This post may not sit well with the folks who think the final episodes of Game of Thrones were a matter of great public importance, enough to warrant a million-signature petition for a final season redo. If you are one of those people, you probably should stop reading now.
For a brief recap, the show ends with:
… the Queen’s Hand has committed a blatant act of treason out of some familial loyalty to his brother who has been sleeping with his sister and has been imprisoned, pending his inevitable execution …
… the putative heroine has turned into a mass murderer, destroyer of all she surveys, women and children included;
… the Hand, assessing his difficult situation, importunes the Queen’s incestuous lover, and the true heir to the Iron Throne, to undo the Queen because, well, you know, she’s not who we thought she was …
… the Queen’s newly discovered relative, rote repeater of “she’s my Queen, she’s my Queen” right up to the point where he drives some Valerian steel into her heart, is so now “not my Queen;”
… a “council” of somebodies sits down in the shade to decide who will replace the dearly departed and one of them suggests, to much amusement, a plebiscite of “everyone” to decide who should rule the Seven Kingdoms, to which one “nobleman” in best form, suggests they let his horse vote, ahhahahaha, but …
… when it’s clear Sansa isn’t going to be chosen, she reduces the “Seven Kingdoms” to six by simply saying “not the North” and please sit down, Samwell Tarly, you idiot … and he does; thus does democracy die in the Six Kingdoms …
… and so they pick Bran whose leadership skills are … not self-evident … but perhaps he means well, though one must wonder about his first big decision to make the Queen’s former Hand his Hand so the Hand can “correct his many mistakes” in the future, a fate apparently deemed worse than death in those parts …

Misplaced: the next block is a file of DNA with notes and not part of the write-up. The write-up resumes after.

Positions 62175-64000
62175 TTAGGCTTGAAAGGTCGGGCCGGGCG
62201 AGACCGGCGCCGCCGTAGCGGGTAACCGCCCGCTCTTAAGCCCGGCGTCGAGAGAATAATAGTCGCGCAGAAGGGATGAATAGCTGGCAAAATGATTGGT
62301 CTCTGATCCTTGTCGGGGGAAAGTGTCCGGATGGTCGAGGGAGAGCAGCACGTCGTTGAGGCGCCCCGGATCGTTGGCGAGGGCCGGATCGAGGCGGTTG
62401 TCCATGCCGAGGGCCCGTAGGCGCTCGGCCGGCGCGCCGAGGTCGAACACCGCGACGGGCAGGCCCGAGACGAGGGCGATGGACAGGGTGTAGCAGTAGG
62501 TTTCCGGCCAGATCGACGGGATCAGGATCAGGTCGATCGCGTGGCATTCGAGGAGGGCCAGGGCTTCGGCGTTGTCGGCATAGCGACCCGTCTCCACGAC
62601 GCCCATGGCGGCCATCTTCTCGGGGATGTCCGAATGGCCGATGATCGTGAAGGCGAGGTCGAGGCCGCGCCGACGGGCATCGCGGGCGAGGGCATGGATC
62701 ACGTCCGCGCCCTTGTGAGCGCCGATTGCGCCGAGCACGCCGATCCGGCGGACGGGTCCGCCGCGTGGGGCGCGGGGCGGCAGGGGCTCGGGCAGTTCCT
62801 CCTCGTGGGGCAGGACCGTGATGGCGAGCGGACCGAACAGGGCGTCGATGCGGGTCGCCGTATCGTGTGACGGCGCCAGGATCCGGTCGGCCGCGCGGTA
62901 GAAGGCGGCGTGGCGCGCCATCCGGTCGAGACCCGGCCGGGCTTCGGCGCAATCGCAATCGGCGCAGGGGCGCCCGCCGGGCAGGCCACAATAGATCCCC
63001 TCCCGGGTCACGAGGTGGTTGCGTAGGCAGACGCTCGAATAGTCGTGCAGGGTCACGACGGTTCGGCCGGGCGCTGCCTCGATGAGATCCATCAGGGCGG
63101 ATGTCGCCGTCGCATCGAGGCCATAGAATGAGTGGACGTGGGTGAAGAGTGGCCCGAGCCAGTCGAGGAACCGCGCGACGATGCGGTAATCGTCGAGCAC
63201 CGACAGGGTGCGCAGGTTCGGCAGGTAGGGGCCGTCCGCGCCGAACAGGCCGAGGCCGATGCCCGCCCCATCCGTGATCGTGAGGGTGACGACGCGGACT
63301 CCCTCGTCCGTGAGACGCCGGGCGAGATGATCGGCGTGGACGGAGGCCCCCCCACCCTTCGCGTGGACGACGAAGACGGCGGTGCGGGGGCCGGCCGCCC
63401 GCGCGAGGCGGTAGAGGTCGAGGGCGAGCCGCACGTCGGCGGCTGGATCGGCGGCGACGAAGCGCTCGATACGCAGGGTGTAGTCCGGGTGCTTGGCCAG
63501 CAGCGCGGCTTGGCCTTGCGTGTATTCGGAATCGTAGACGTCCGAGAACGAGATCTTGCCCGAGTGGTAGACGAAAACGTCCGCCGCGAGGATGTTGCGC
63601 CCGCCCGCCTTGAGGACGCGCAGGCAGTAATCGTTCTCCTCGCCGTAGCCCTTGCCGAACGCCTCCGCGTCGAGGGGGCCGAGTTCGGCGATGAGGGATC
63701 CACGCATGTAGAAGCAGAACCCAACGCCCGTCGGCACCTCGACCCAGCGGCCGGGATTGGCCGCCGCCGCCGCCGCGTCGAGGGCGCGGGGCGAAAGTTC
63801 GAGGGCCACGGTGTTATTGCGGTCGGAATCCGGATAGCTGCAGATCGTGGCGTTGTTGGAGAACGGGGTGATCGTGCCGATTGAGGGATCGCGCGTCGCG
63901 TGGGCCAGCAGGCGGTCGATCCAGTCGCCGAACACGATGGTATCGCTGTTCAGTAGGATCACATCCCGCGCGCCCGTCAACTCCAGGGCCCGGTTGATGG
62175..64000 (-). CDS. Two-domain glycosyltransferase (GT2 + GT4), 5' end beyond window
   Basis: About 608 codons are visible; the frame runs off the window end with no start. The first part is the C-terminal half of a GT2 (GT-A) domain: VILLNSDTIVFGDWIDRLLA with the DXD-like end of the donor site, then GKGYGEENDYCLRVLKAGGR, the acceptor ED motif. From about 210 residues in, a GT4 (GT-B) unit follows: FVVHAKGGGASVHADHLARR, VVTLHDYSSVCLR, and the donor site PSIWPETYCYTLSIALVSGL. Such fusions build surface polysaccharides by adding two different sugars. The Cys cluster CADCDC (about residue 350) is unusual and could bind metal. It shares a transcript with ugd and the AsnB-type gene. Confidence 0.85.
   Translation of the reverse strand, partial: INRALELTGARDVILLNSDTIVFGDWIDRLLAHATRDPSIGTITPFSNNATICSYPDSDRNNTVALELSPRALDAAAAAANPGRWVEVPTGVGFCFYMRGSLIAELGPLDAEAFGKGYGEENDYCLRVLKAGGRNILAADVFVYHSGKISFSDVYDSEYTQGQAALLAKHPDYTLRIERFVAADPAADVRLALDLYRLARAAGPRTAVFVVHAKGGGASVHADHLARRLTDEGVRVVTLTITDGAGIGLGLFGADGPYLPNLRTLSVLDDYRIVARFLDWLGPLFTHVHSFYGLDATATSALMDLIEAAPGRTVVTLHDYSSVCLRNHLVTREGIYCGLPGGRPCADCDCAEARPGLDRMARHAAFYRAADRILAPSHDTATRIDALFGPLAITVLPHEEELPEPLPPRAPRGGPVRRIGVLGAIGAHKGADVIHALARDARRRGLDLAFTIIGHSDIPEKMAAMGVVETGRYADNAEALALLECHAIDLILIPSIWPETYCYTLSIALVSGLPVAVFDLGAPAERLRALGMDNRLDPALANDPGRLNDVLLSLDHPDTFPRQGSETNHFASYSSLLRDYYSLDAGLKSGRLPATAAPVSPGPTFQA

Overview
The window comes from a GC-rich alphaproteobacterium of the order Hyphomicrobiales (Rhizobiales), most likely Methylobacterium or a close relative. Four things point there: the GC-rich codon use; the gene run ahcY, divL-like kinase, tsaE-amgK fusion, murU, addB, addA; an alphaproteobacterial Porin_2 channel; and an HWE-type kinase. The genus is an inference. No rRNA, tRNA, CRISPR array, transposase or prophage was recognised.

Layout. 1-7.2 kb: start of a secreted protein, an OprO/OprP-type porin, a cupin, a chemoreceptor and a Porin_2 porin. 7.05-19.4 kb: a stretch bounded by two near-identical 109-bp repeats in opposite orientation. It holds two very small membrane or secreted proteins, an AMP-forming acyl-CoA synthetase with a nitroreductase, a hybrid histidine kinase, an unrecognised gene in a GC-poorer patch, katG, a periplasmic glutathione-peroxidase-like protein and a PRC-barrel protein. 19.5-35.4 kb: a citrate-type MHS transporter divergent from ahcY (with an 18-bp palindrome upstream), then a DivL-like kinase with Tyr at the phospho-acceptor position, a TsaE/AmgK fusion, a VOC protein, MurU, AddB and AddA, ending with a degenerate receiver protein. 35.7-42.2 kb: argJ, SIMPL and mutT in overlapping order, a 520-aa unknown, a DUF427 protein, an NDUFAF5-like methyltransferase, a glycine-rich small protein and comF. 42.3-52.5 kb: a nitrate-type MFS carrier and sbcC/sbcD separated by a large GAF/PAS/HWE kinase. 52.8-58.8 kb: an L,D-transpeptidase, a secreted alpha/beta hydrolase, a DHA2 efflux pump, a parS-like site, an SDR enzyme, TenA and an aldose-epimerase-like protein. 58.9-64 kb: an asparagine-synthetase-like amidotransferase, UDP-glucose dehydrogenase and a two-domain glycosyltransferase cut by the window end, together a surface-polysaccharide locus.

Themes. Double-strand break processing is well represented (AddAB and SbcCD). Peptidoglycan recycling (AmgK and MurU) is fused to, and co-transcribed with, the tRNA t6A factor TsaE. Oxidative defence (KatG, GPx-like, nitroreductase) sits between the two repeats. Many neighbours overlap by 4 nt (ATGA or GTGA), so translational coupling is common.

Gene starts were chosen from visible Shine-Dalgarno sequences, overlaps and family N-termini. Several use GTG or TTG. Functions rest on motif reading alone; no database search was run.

… and that’s a wrap … except
… the murderer of the Queen is banished back to the Black Watch and the Wall, which no longer has a purpose now that the White Walkers have been destroyed, and accepts his fate without so much as a quarrel about the inequity of it all, and …
… the one person who could upend the entire scheme is the brown-skinned guy, the slaughter-in-chief, Grey Worm, leader of the Unsullied and recently decorated as head of the Queen’s Army or something like that, due to his valor and fantastic killing skills, except there’s no Queen now and the “council” is letting the murderer off easy…
… and so Grey Worm effectively dictates the punishment, short of death, of the Queen’s murderer…
There are probably more “morals of the story” in Game of Thrones than in the typical fairy tale but for me the two principal lessons are clear:
- power corrupts and absolute power corrupts absolutely, and
- the absence of checks and balances in a government will inevitably lead to dangerous outcomes.
The first is too obvious to need much elaboration. Daenerys Targaryen still has one full-grown dragon near the end, plus the loyalty of the miraculously surviving and bloodthirsty Dothraki and Unsullied armies. It’s hard to load more power in one person than that and Daenerys obviously relishes her position – total victory — and, as she “explains” to no one’s great surprise, there are many more battles yet to be fought as she reconstructs the “world” in the image she has in her mind. Daenerys Targaryen thus ends up as the comic book heroine and villain.